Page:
Mohamed Olad Hassan
Saturday February 25, 2023
FILE - Hamdi Yusuf, a malnourished child, is held by her mother in Dollow, Somalia, Sept. 21, 2022. Somalia is still feeling the effects of the Russian invasion of Ukraine, as escalating prices for wheat and a drought are putting millions at risk of starvation.
WASHINGTON — One year after Russia invaded Ukraine, aid-dependent Somalia is still feeling the effects, as escalating prices for wheat and the long-running regional drought put millions at risk of starvation.Shoki Hayir, a lecturer at Mogadishu’s SIMAD University and a conflict researcher, told VOA that Russia's war in Ukraine cut off Somalia from one of its main international food sources.
According to traders in Somalia’s main markets, the price of a local food basket has increased by 49 percent over the past 12 months. Fuel prices have nearly doubled, increasing 92 percent compared to a year ago.
“Somalia had sourced more than 90% of its grains from Ukraine and Russia before the war and since it has been suffering from a shortage of food supplies in a difficult time, when thousands of people are on the verge of famine and the world largely focuses on Ukraine,” said Hayir.
Humanitarian aid has helped, but contributions are falling short, in part because Ukraine is commanding donors’ attention, said Somali economic analyst Ali Mohamed Osman.
“Somalia's crisis hasn't been at the top of donors' minds since the beginning of the Ukraine war because the humanitarian attention has shifted to the greater Ukraine devastation,” Osman said. “Therefore, the impact of the severe drought that came on the heels of the COVID-19, have largely continued, pushing Somalia closer toward famine.”
Because of Somalia’s chronically shaky security, political and environmental conditions, many nations and organizations have contributed generously over the years to help the country and its people survive. But Hayir says when those donors shift their attention elsewhere, countries like Somalia suffer.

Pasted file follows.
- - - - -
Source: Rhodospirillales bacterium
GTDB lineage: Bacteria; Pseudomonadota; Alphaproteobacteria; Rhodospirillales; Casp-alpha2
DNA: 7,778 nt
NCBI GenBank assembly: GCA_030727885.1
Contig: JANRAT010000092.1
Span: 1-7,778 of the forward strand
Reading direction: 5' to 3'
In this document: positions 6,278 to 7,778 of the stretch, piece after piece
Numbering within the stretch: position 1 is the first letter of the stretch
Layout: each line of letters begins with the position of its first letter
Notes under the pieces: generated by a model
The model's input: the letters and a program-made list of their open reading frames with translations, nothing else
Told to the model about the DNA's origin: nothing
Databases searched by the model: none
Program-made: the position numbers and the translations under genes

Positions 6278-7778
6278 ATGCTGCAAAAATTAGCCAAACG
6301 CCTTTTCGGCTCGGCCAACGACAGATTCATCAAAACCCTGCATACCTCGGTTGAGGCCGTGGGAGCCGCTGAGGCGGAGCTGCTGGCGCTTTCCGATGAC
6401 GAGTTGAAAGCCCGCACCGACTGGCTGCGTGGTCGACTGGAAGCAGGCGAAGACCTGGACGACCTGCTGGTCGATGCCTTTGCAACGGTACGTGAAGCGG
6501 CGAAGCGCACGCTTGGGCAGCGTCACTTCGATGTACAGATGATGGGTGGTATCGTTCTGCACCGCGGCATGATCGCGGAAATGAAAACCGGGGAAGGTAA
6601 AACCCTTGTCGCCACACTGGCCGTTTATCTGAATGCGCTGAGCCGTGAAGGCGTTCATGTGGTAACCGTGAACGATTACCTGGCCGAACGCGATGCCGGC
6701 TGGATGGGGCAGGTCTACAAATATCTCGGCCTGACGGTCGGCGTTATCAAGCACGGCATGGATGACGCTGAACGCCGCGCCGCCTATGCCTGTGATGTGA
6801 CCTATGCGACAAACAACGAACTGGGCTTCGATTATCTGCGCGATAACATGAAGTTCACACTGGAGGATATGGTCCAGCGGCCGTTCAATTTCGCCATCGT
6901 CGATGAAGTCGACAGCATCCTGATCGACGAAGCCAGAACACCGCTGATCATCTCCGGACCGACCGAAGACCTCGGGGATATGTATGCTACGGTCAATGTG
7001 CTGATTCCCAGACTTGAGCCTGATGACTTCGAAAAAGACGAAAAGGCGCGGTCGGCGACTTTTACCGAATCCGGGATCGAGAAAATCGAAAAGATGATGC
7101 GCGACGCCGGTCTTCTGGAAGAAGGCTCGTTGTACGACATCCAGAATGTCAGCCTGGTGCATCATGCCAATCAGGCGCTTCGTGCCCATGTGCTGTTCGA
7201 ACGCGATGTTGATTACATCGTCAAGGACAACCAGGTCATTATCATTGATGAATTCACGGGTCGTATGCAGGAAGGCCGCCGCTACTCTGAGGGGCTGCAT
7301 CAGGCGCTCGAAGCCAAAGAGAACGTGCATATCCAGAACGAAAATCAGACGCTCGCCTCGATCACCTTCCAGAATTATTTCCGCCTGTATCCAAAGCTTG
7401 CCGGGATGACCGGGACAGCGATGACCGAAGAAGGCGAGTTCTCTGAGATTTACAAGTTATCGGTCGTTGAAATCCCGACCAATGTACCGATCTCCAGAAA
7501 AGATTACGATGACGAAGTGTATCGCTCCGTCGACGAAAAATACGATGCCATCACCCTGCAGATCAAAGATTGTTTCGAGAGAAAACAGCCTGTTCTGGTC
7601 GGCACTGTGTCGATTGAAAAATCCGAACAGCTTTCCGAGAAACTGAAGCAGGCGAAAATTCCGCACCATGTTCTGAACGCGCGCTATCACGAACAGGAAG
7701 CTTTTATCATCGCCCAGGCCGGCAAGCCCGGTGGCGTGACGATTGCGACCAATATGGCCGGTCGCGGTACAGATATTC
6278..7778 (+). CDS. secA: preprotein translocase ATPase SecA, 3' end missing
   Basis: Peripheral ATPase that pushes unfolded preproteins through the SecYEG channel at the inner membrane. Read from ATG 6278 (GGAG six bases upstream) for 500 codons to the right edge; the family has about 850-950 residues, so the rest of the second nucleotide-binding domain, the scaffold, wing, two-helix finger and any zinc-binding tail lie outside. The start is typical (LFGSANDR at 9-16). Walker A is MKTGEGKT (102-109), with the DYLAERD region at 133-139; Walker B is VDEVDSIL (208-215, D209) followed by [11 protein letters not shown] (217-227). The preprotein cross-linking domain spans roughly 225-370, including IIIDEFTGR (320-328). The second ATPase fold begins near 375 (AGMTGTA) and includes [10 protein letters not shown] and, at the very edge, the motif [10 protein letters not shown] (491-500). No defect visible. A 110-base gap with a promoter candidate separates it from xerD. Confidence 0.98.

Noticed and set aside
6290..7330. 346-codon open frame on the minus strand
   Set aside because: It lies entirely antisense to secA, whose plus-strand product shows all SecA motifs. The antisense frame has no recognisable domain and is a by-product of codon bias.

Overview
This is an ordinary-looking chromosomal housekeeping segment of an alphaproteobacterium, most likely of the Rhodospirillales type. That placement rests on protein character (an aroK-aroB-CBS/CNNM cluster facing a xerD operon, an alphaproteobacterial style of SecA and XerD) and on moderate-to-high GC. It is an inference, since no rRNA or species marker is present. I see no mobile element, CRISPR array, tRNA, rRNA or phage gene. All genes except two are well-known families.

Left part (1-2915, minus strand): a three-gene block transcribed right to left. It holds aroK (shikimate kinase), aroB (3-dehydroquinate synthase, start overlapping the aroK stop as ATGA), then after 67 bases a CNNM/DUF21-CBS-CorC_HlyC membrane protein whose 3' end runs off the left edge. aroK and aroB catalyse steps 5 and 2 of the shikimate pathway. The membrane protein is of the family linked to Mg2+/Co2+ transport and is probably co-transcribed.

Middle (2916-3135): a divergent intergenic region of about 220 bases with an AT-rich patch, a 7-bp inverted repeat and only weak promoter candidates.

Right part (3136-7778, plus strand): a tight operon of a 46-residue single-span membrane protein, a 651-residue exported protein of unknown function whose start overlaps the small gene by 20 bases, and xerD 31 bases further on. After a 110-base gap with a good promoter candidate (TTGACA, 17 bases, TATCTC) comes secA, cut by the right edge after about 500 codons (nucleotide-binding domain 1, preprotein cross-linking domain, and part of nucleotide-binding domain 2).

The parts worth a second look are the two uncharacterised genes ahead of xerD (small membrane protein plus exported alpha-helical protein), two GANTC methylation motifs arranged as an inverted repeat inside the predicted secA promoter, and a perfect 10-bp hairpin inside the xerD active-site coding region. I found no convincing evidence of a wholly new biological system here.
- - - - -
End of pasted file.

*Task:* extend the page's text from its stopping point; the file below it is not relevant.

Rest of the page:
“A nation cannot fully and always be dependent on international aid,” Hayir said. “Somalis with the help of the international community need to focus more on agricultural development and to produce their food because bigger crises can always unfold elsewhere in the world and push it deep into humanitarian crisis."
Last week, aid workers in Somalia said they were concerned about a likely reduction in humanitarian support. They said donor fatigue, compounded by multiple crises around the world that also require humanitarian support, could reduce the level of funds Somalia’s appeal received.
“The main reason why there's a donor fatigue is because, as you can imagine, Somalia has been receiving humanitarian assistance for over three decades now and the situation has not been changing,” said Mohamed Abdi, country director for the Norwegian Refugee Council.
The Somali government and humanitarian agencies recently appealed for $2.6 billion to assist about 7.6 million people in 2023. The appeal comes amid warnings that famine is a strong possibility if rains in the spring underperform and if humanitarian assistance is not sustained.
Abdiaziz Ahmed contributed to this report